E.I. duPont deNemours & Co. v. Christopher
431 F.2d 1012 (5th Cir. 1970)

  • DuPont was building a chemical factory that involved some innovative equipment designs. They maintained security to stop people from entering the facility. However, a competitor (rumored to be BASF) hired Christopher to fly over the construction and take lots of photos.
    • The idea was that the competitor could use the photos to recreate the layout of the plant.
  • DuPont sued Christopher for misappropriation of a trade secret.
    • Christopher made a motion to dismiss, claiming that they were flying in public airspace and doing nothing illegal by taking the photos.
  • The Trial Court found for duPont. Christopher appealed.
    • Christopher argued that in order for there to be misappropriation of a trade secret there must be trespass, other illegal conduct, or breach of a confidential relationship.
      • There was nothing illegal about flying in a public airspace and taking photos, so how could they be accused of wrongdoing for looking at something that was in plain sight?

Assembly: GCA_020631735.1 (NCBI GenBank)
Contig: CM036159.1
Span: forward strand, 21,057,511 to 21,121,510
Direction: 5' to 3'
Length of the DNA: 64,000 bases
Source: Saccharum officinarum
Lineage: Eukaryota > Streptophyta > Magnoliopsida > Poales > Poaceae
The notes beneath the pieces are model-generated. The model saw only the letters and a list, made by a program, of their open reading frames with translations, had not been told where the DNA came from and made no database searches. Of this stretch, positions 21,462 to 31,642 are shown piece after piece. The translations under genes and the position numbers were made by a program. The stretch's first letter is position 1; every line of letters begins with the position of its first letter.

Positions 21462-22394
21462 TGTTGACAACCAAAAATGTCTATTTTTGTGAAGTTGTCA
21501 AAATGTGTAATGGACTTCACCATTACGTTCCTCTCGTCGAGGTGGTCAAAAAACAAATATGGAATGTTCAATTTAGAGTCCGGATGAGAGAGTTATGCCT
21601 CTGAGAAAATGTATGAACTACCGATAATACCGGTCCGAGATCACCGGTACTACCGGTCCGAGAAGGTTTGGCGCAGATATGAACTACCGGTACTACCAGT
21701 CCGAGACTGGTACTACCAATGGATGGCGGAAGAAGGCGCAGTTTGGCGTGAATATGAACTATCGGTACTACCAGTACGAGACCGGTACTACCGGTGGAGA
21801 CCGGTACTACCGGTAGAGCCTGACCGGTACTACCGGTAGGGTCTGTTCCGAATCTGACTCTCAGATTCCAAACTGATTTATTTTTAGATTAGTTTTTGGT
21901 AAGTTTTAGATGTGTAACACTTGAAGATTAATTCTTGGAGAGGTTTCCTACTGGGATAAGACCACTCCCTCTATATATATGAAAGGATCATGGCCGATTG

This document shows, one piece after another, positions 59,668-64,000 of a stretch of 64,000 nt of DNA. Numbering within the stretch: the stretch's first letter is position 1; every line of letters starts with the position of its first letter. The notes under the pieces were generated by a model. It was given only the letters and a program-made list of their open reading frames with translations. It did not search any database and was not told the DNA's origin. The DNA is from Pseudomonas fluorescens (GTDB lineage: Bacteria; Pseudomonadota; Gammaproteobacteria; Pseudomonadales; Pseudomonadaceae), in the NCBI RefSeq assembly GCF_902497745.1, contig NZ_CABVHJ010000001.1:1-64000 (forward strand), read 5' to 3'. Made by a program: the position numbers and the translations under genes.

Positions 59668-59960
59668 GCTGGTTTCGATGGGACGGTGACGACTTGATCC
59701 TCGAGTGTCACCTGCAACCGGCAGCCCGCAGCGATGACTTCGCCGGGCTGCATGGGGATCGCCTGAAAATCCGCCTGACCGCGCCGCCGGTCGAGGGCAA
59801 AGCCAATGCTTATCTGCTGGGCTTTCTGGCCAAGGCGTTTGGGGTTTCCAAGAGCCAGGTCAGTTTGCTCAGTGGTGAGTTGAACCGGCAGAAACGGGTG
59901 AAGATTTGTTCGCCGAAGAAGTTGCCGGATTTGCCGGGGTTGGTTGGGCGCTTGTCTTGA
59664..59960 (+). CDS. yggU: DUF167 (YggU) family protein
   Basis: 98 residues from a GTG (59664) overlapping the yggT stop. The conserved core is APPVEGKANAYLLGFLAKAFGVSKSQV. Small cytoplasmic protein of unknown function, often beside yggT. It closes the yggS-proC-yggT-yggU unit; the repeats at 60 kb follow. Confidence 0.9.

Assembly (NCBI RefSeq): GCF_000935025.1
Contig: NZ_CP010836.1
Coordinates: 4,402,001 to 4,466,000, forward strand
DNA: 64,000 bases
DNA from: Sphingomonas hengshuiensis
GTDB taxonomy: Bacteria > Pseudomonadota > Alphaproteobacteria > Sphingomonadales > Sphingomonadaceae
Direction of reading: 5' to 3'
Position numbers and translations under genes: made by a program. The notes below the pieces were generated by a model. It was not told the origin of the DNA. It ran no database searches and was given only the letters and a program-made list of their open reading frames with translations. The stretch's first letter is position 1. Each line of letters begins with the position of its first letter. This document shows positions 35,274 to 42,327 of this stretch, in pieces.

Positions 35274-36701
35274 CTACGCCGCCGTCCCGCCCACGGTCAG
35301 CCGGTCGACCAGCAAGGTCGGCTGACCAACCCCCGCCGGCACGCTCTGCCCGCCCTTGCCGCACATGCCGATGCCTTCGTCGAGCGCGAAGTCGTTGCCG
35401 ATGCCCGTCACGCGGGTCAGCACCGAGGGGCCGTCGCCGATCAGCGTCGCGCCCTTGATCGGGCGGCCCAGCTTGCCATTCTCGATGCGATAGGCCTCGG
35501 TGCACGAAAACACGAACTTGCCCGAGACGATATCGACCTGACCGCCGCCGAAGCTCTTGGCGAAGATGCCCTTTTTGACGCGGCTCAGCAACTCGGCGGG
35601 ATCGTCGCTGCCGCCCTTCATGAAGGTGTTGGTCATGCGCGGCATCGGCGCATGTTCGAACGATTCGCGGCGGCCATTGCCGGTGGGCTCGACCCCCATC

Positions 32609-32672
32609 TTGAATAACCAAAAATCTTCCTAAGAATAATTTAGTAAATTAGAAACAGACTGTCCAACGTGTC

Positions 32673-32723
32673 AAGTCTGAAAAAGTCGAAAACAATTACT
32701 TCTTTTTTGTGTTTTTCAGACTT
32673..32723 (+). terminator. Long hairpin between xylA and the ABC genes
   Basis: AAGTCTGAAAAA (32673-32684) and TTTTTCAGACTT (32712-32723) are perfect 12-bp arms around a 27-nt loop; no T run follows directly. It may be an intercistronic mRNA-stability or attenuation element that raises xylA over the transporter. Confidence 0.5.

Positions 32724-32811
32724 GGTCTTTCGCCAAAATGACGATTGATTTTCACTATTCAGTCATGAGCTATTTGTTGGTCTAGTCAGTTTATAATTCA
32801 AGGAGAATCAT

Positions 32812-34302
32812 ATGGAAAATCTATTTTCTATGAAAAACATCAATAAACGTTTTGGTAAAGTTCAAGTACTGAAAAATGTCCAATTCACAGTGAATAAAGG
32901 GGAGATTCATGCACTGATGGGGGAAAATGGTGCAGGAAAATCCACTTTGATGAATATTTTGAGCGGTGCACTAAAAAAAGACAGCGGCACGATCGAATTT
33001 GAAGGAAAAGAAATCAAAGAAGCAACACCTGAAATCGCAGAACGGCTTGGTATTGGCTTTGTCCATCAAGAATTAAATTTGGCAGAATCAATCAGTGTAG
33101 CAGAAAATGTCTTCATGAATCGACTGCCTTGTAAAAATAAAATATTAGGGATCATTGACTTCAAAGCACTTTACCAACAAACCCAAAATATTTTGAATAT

• The Appellate Court affirmed.
    • The Appellate Court found that there was a cause of action for the discovery of a trade secret by improper means.
    • The Court found that duPont had taken reasonable precautions to keep their designs secret.
      • It would have been unreasonable to ask duPont to cover their half-built factory with a temporary roof during construction. Also, it was unforeseeable that someone would take photos from the sky, so duPont couldn't be expected to guard against it.
    • The Court found that while a person may learn a trade secret by reverse engineering a publicly available product, one may not avoid doing the work themselves and merely take the process from the from discoverer without his permission at a time when he is taking reasonable precautions against his discovery.
  • In general, in order to have a trade secret you must show that:
    • You had information that had value.
    • That value is increased by keeping it secret.
    • You have taken 'reasonable efforts' to keep the information secret.